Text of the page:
Sustainable roadway construction data from Greenroads certified projects
Data was collected as part of the roadway construction certification offered by Greenroads International according to Greenroads Rating System v1.5. This dataset is the result of data collection efforts for 33 construction projects across the US and abroad. Data was initially collected by Greenroads International as part of its certification process and was later obtained by this dataset's contributors. Projects in pursuit of certification submit supporting documents as evidence for performing a roadway construction practice. For example, tracking the amount of water used in construction to earn points and satisfy a credit in Greenroads. We hypothesize this dataset is unique in that it contains information and statistics on roadway construction projects that are declared sustainable with numeric outcomes to act as performance benchmarks for future projects to follow. Construction documents were first used to collect data on 12 sustainable performance benchmarks explained in the dataset (see Performance Benchmarks and Project Properties and Landscape Plans files). Sustainable performance benchmarks are established using median values of quantitatively measurable project outcomes. These benchmarks are defined in such a way that any roadway construction project regardless of size or scope may use them as sustainability achievement goals. In that, these performance benchmarks are somehow normalized to an aspect of the project’s size such as its monetary value, length, or area. Except for the source documents used to produce sustainable performance benchmarks, the dataset contains numeric values obtained from digesting several digitally formatted documents or spreadsheets submitted by project teams. The other major construction document included in this dataset is the pay item list from 30 projects (three projects did not provide this data). Pay item lists contain all the items used in the bidding process of a project and include a short description of each item, a unit of measure, the unit price, and the total price (see Pay Item Lists for LCA and Construction Materials LCA files). Several other construction documents were used to reinforce projects’ pay item lists with enough information for environmental impact assessment. As a result, many other data attributes were added to the pay item list data for each project. These include but are not limited to material’s unit weights, breakdown of material constituents (e.g., how much cement is in a concrete item), transportation distances, etc. Finally, life cycle inventory (LCI) data for the primary construction materials (see Materials LCI file) were collected from publicly available sources and were embedded into the pay item list data for life cycle assessment of materials used to build roadways. We analyzed the resultant dataset to estimate the greenhouse gas emissions and energy consumption of projects. When necessary, each dataset contains a metadata worksheet that explains data attributes.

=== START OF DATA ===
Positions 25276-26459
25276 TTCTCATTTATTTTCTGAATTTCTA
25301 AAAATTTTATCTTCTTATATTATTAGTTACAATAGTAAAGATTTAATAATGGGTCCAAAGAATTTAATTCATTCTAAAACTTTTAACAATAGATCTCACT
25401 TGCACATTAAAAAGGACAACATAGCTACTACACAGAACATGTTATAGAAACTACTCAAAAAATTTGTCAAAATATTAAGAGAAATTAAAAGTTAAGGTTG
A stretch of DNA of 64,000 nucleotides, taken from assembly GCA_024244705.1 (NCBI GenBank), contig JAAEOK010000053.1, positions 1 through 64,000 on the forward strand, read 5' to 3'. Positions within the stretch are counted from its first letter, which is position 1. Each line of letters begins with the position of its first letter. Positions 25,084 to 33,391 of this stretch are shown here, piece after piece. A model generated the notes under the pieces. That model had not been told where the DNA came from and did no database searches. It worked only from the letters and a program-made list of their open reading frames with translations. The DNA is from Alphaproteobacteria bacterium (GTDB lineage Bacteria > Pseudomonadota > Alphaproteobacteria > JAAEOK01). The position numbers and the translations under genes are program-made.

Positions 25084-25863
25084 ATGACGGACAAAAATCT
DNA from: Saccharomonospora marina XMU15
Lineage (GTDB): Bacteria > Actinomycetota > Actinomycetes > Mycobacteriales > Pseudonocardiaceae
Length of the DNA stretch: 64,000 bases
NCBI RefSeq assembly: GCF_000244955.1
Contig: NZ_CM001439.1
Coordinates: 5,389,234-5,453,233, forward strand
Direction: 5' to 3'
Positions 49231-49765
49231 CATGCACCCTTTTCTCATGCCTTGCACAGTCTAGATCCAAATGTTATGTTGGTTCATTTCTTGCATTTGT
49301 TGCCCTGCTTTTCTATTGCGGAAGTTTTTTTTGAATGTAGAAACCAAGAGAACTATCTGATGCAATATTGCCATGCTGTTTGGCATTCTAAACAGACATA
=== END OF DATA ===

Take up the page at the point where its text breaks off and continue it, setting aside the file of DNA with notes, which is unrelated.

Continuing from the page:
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The majority of data was collected from construction documents. Some of the data are the result of entires from project teams in the Greenroads web platform. That includes some general properties of the roadway like its length, budget, year of construction, contracting method, the main motivation of the construction, the type of roadway under construction, etc. We call these project portfolios. Once projects register for Greenroads certification, they indicate which credits they are about to pursue based on their scope of work. Projects are then required to submit supporting documents showing evidence of the activities needed to obtain scores and finally certification. The Greenroads data repository collects documents and files into several folders with a prefix in the file name denoting the Greenroads category the data was submitted for. This way, Greenroads acts as a data collection and management tool beyond its main purpose of granting certification to sustainable roadway projects. The performance benchmarks established in this dataset and its subsequent analysis are those that most projects provided data for. Our goal was to include only quantitative measures of sustainability that at least 1/3 of projects provided some sort of information/documents for. The result was a selection of 12 performance benchmarks and we took extra effort to extract numbers from several construction documents such as pavement design, stormwater management plans, drawings, etc. In some cases, Greenroads asks for a specific type of document or activity that was beyond what a project required per its stakeholder request; a good example can be tracking the recycled content in construction materials. Future projects can use the same definition of benchmarks and their numeric representations to track their sustainability efforts and compare them to those established here. The other major data source (typically in a spreadsheet format) is the pay item list. Pay item lists (also known as bid tabulations) are mainly used in design-bid-build projects that need to provide a list of all items that are going to be placed to deliver a project, in addition to the price of materials and construction activities for each item (so the name 'pay item list'). Although pay item lists are mostly used for the bidding process and procurement of construction projects, as this dataset shows, they can act as an environmental impact accounting tool. The pay item list data here is further reinforced with several other pieces to describe each pay item (e.g., material types and applications, estimated weight, and proportion of materials). This dataset uses life cycle inventory (LCI) data collected from publicly available sources to perform life cycle assessment (LCA). This dataset indicates what extra attributes can be added to a pay item list. This dataset also serves as a reference for LCA practitioners. Especially, the LCA data can be updated using more recent inventories in the future.